After taking August off and away from the bench, I’m back at it. And since the fuselage isn’t finished, yet, I’m back at that, too.
I’ve done so much work on sections of the fuselage and, more importantly in terms of my ancient eyes, have used so many different materials that my ability to see the surface has diminished. To work around that, cue the primer! Normally I tend to not use primer as each coat of paint (of whatever type) fills in details, some of which I have labored to include. But this time, what the light does as it reflects off a surface that is mostly black, some white, and the green of putty, makes getting things correct has become a struggle.
Sod that…grab the rattlecan of primer (Tamiya Medium Gray):
Once under a uniform gray coat of primer, areas that still need work become evident (for me, the most important part of priming). These areas still need further sanding for filled areas to become invisible:
Some areas need just a little bit of filling (the holes will show you where they are):
Not everything needs more work, though:
And one spot needs just a little tweaking (note how a thin coat of primer, just enough to cover, has almost completely filled the two grills at the bottom-center of the photo):
After sanding and another touch of primer, one spot still needs more work:
Putty takes care of the small holes and surface imperfections:
With those small sections attended to, I wanted to check the…well…”fit” isn’t quite accurate, but it’s the least foul word I can think of…of how the engine nacelles and outer wings…well…yeah. Look closely. Where the nacelles attach to the inner wings has a LARGE GAP and those sections are supposed to meet:
Yeah…that’s going to need some work (and it’s going to take enough work that in contrast, I didn’t even mention the gap that runs the length of the attachment point between nacelle and wing). But before any fitting of these parts can happen, there are a number of details and modifications that have to be done to the nacelles/wings, first. It will be MUCH easier to do the work and make the modifications before these parts are attached.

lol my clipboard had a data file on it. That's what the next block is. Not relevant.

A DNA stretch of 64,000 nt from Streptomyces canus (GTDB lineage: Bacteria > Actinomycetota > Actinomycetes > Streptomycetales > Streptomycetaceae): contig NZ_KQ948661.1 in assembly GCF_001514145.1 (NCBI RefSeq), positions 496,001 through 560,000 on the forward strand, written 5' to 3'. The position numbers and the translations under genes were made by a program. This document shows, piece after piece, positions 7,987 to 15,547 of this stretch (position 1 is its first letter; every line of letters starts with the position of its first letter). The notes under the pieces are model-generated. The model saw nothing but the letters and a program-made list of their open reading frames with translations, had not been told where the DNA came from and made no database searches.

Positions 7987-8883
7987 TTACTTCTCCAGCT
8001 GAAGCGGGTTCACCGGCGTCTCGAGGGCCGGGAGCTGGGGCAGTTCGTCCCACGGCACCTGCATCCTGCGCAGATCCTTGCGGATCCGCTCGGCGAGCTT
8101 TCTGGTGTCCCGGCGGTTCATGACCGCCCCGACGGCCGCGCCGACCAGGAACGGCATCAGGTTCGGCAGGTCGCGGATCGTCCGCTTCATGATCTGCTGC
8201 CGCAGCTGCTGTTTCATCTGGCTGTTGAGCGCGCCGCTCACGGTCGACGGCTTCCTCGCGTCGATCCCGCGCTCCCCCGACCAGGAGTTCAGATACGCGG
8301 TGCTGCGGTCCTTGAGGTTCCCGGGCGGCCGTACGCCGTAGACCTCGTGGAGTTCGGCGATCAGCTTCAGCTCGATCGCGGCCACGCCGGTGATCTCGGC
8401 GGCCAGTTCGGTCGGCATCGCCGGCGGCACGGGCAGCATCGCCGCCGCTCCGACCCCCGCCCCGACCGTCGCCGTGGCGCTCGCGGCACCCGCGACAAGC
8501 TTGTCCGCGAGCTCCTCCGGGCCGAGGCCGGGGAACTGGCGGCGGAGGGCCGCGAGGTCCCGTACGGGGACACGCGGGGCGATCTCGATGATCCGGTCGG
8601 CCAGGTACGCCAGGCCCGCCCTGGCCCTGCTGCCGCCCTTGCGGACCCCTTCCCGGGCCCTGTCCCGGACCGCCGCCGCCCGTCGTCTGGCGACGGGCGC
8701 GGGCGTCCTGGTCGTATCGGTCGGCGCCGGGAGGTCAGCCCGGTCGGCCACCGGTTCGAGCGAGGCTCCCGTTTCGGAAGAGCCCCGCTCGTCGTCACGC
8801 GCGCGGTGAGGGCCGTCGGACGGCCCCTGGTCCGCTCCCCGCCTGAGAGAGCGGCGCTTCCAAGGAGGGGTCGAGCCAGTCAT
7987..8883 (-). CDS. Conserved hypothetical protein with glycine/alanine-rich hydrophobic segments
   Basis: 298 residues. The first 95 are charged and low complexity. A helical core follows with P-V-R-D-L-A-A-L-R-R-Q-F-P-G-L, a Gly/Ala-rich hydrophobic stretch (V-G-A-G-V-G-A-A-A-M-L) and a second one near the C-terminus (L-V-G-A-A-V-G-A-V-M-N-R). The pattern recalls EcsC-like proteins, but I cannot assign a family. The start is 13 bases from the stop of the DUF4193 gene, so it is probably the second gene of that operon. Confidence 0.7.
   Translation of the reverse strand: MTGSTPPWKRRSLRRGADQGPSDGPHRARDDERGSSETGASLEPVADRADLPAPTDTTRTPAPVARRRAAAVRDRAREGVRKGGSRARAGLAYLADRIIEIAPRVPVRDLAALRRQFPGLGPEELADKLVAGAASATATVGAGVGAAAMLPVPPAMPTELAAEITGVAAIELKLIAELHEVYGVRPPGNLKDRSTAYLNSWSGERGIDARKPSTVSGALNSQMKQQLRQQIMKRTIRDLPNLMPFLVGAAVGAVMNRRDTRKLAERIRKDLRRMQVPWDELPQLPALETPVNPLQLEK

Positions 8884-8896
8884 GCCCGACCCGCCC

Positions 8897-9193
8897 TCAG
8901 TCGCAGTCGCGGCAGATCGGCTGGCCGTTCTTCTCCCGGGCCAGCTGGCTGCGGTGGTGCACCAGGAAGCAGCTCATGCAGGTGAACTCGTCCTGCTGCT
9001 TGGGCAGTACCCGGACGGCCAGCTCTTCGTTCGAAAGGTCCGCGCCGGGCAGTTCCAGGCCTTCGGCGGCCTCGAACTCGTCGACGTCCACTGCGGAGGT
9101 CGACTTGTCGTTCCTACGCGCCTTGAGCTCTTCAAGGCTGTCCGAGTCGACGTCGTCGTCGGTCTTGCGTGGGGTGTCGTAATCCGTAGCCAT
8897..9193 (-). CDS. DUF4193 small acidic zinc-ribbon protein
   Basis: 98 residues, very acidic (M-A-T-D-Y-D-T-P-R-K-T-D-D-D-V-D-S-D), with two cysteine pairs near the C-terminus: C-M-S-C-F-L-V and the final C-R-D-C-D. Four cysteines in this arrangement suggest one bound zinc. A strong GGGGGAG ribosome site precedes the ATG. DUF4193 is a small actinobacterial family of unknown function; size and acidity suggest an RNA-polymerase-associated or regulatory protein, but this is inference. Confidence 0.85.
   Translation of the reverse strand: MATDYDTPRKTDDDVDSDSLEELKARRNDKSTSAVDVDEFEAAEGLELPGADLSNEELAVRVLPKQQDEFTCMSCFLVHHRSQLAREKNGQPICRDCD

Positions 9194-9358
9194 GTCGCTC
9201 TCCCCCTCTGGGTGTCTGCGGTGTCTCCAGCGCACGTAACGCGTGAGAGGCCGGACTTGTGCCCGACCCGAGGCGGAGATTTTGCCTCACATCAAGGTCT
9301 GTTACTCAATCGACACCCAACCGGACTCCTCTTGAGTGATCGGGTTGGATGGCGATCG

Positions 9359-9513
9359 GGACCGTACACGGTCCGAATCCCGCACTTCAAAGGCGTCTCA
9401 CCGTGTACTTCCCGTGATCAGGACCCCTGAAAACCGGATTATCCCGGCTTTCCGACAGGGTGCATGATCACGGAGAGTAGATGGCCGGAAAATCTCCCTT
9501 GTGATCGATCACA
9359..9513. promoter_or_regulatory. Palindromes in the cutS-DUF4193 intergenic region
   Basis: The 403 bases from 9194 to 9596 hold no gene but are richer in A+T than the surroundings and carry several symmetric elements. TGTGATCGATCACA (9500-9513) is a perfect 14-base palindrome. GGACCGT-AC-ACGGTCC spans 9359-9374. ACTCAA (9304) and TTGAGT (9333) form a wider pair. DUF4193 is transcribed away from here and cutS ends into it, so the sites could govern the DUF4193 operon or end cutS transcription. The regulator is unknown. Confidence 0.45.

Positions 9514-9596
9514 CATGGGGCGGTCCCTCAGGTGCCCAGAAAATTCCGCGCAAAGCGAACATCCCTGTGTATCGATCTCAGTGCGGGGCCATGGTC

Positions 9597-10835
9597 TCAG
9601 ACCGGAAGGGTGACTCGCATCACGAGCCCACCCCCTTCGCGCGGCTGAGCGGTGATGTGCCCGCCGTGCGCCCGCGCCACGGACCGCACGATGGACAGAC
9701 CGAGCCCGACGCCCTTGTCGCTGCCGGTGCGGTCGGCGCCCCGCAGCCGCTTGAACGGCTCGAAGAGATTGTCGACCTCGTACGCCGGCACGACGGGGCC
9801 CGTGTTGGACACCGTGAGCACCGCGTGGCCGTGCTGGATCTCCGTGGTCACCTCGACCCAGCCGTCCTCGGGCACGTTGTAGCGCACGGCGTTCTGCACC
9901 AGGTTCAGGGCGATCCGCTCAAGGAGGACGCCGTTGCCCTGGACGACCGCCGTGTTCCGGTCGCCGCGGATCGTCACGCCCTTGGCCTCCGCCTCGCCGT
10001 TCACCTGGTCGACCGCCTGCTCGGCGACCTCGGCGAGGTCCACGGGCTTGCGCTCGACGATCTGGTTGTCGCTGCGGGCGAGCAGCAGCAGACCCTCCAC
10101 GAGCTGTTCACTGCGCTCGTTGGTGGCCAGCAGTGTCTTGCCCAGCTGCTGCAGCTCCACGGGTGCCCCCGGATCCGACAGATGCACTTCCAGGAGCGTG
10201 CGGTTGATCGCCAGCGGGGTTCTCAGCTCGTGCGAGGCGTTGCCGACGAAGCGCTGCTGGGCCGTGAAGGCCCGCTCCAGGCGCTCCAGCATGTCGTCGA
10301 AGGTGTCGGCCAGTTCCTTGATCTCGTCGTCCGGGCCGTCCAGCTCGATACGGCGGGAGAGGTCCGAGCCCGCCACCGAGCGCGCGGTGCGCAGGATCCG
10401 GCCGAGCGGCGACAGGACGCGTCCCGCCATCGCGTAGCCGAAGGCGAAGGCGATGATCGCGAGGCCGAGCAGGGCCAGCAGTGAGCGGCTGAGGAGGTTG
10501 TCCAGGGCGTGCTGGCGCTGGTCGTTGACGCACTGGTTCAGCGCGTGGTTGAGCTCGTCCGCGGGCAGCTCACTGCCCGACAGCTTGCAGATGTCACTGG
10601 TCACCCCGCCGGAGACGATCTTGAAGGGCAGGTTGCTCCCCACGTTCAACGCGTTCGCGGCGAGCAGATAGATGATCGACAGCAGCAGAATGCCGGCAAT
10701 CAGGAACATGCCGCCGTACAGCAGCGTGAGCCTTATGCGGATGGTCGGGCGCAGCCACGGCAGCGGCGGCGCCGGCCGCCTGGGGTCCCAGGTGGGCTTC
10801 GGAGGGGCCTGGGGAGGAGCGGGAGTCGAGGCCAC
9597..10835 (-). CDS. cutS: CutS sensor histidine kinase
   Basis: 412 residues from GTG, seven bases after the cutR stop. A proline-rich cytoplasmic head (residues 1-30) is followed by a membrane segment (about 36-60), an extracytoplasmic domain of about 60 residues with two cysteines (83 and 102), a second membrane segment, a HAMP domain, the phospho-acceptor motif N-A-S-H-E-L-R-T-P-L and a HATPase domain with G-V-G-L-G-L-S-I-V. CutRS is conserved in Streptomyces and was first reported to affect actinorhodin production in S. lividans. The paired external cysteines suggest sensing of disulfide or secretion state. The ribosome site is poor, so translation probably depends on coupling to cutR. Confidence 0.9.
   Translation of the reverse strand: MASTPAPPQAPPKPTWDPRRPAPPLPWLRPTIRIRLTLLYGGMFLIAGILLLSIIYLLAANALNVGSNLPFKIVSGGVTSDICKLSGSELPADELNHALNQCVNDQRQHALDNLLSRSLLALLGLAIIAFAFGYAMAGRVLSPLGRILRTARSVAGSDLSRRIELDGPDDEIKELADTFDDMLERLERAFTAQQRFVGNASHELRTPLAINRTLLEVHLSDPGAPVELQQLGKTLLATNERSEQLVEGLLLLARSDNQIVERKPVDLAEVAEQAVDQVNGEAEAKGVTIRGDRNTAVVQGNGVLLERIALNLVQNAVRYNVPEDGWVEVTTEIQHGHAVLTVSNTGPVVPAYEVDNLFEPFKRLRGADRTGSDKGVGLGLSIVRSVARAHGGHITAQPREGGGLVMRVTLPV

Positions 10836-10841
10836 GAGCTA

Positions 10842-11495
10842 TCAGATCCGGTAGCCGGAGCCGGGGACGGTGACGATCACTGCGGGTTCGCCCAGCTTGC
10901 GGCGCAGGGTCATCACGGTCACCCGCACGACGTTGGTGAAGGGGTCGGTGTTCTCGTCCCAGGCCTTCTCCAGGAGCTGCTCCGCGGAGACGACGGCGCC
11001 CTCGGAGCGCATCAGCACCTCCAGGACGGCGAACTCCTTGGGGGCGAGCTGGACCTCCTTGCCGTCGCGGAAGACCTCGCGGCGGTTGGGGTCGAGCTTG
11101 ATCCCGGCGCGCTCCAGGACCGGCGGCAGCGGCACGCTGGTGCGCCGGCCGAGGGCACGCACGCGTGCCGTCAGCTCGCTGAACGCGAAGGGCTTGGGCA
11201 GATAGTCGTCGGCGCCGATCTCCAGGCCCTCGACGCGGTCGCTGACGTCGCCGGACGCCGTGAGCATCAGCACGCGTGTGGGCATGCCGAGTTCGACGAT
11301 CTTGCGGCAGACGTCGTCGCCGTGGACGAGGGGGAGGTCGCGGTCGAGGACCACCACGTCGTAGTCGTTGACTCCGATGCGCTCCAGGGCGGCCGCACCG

About this time, the upgraded engine afterburner sections arrived, giving me a sincerely appreciated break from the ongoing fuselage diddling. The white conical parts (fuel spray assemblies) are 3D printed parts (something I expect I’ll be seeing more of as that technology becomes more affordable and commonly used) and the remainder of the parts are nicely cast resin:
I checked fitment of the provided parts and I like them much more than the modified kit parts I had done. It’s interesting in that I like the PE afterburner feathers much more than I do the resin parts that came with this set and they fit the kit parts more precisely. When it comes time to add these to the nacelles, the combination of both AM parts sets and kit parts will really dress up the business ends of the engines.
One of the things I wanted to see was how easily (or not at all) the engine intakes are going to fit. That AM set is very nicely cast resin and requires a bit of modification to the nose of the engine nacelles. For the resin intakes to fit, the molded-on lips had to be removed and the leading edge of the intakes cut back (the AM set provides a new, more accurate, part).
These are the intake parts:
The resin parts were cleaned up and everything fitted, then glued into one unit (twice):
With the resin parts assembled, it was time to cut, carve, and sand the nacelles to slide these things into place. The nacelle on the left is unmodified, the nacelle on the right has had its lip removed:
Once I had one side cut back and cleaned out, I slid the resin parts into place to see how they fit. There will be some work required (big surprise) to make them fit correctly but the overall effect is good:
I cut, carved, and sanded the other nacelle and the other intake “fit” equally “well”. Each side is specific to its location and I dry-fitted the shock cones to see how it all worked together. Again, some work required but the end result will be worth the effort:
There are replacement grills to add. Looking at references show that these panels fit flush with the surface on the Blackbird. That means I have to socket them into the nacelles. I started by taping the grills in place, tracing them with a needle, and then using a chisel blade to remove plastic.